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The Honghe Hani Rice Terraces in Southern Yunnan, China, covers an immense 16,603-hectares. These spectacular terraces cascade down the slopes of the towering Ailao Mountains to the banks of the Hong River. The terraces rise by 3,000 steps at varying angles from a shallow 15 degrees to a steep 75 degrees, forming a magnificent landscape that is rare both at home and abroad. Over the past 1,300 years, the Hani people have developed a complex system of channels to bring water from the forested mountaintops to these terraces. They have also created an integrated farming system that involves buffalos, cattle, ducks, fish and eel and supports the production of red rice, the area’s primary crop.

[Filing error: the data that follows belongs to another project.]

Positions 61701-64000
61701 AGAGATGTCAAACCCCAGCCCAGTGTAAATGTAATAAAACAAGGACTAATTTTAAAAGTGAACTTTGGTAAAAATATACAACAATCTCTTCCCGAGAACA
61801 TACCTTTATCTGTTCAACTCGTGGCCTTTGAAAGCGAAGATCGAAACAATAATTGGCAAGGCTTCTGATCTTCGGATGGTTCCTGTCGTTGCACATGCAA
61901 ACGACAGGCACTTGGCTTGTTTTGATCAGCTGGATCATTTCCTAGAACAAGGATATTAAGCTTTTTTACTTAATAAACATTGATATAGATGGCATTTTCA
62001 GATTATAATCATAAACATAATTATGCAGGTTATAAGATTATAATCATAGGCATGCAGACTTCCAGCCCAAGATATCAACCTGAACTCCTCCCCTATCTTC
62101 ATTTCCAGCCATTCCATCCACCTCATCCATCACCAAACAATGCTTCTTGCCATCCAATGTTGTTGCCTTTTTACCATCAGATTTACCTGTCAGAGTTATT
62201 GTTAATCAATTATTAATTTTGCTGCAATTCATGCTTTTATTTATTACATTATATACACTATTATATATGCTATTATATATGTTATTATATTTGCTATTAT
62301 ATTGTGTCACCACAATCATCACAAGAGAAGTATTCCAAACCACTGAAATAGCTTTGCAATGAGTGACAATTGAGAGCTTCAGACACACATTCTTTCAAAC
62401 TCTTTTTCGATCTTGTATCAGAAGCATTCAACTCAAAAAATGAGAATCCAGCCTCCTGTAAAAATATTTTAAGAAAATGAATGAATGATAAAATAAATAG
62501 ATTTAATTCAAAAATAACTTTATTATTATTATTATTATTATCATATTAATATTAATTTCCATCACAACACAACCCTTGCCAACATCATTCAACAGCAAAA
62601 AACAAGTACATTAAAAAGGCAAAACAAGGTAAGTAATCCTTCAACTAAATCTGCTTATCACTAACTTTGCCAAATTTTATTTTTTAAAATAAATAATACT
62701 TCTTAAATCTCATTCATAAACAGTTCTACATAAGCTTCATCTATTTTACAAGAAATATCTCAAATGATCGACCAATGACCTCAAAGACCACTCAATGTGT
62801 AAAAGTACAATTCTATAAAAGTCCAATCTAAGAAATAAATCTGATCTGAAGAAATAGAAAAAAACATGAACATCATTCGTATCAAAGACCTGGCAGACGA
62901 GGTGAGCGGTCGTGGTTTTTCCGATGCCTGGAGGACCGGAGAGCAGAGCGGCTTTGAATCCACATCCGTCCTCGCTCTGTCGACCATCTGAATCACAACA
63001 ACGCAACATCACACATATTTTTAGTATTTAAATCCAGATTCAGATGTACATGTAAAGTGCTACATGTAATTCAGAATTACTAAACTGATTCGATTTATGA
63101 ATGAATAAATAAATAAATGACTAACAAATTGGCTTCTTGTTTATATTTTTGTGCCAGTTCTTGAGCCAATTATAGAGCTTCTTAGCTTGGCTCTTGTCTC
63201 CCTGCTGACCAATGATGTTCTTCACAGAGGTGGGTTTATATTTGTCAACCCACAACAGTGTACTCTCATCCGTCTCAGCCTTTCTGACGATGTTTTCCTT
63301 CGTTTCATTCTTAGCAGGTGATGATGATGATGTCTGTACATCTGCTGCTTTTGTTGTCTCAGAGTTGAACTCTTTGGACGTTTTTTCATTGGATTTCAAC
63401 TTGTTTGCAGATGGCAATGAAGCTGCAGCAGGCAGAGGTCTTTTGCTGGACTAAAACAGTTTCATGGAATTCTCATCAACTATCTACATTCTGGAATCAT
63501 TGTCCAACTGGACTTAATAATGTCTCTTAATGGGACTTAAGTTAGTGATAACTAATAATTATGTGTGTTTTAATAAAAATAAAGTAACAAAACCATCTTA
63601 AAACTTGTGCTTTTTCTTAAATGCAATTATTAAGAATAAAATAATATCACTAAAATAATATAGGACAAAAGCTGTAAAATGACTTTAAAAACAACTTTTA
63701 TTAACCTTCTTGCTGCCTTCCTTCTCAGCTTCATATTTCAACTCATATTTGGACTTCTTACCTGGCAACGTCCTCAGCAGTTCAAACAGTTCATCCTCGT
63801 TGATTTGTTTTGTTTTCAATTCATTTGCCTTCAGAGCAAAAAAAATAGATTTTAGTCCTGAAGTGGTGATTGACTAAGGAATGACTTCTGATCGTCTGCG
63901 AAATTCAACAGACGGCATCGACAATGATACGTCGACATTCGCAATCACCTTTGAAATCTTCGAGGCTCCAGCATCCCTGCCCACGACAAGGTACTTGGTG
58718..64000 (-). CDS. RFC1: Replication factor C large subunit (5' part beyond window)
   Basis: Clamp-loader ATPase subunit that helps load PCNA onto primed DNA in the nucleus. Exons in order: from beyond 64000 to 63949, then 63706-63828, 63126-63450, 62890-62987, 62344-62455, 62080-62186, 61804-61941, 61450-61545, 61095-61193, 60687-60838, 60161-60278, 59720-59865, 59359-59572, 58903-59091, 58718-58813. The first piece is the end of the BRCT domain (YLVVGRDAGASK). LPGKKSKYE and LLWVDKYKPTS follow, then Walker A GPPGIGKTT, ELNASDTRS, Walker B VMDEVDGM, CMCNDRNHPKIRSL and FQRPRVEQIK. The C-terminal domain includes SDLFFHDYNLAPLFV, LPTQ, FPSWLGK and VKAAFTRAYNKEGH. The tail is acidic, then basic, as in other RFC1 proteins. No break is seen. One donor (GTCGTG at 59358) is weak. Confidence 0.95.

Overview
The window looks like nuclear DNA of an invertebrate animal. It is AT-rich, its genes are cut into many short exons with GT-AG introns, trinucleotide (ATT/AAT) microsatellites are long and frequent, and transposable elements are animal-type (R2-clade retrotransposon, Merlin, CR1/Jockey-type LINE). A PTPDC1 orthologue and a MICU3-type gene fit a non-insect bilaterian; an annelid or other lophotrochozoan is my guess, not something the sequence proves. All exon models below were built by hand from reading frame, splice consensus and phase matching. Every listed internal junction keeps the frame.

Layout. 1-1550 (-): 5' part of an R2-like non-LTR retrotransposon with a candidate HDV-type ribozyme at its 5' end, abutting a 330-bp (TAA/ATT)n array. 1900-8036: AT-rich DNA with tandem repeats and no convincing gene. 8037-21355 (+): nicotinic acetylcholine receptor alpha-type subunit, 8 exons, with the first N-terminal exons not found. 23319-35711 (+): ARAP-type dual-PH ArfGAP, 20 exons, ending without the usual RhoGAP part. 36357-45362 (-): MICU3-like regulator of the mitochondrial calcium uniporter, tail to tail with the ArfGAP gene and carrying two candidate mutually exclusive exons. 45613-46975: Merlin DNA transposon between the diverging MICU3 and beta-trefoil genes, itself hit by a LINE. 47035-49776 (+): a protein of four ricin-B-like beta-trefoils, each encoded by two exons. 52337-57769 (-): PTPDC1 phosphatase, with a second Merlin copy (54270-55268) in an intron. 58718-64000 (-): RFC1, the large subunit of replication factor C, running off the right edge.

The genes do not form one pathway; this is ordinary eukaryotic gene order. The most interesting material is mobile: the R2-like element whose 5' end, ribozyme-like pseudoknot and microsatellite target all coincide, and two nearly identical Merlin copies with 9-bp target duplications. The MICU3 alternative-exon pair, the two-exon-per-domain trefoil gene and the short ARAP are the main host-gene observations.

The Hani people first came to the steep mountains some 2,500 years ago. They struggled against the difficult terrain, successfully establishing the terraces, where they grew rice in order to make a living. The technology of developing fertile land on rugged mountain slopes didn't spread all over China and Southeast Asia until 14th century. In recognition of the Hani people’s creativity, the Ming Dynasty emperor granted them the title of 'Skillful Sculptor' and their good reputation was passed down from generation to generation. Last week, the terraced fields were officially acknowledged by UNESCO as a World Cultural and Natural Heritage site.

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© Amusing Planet, 2013.


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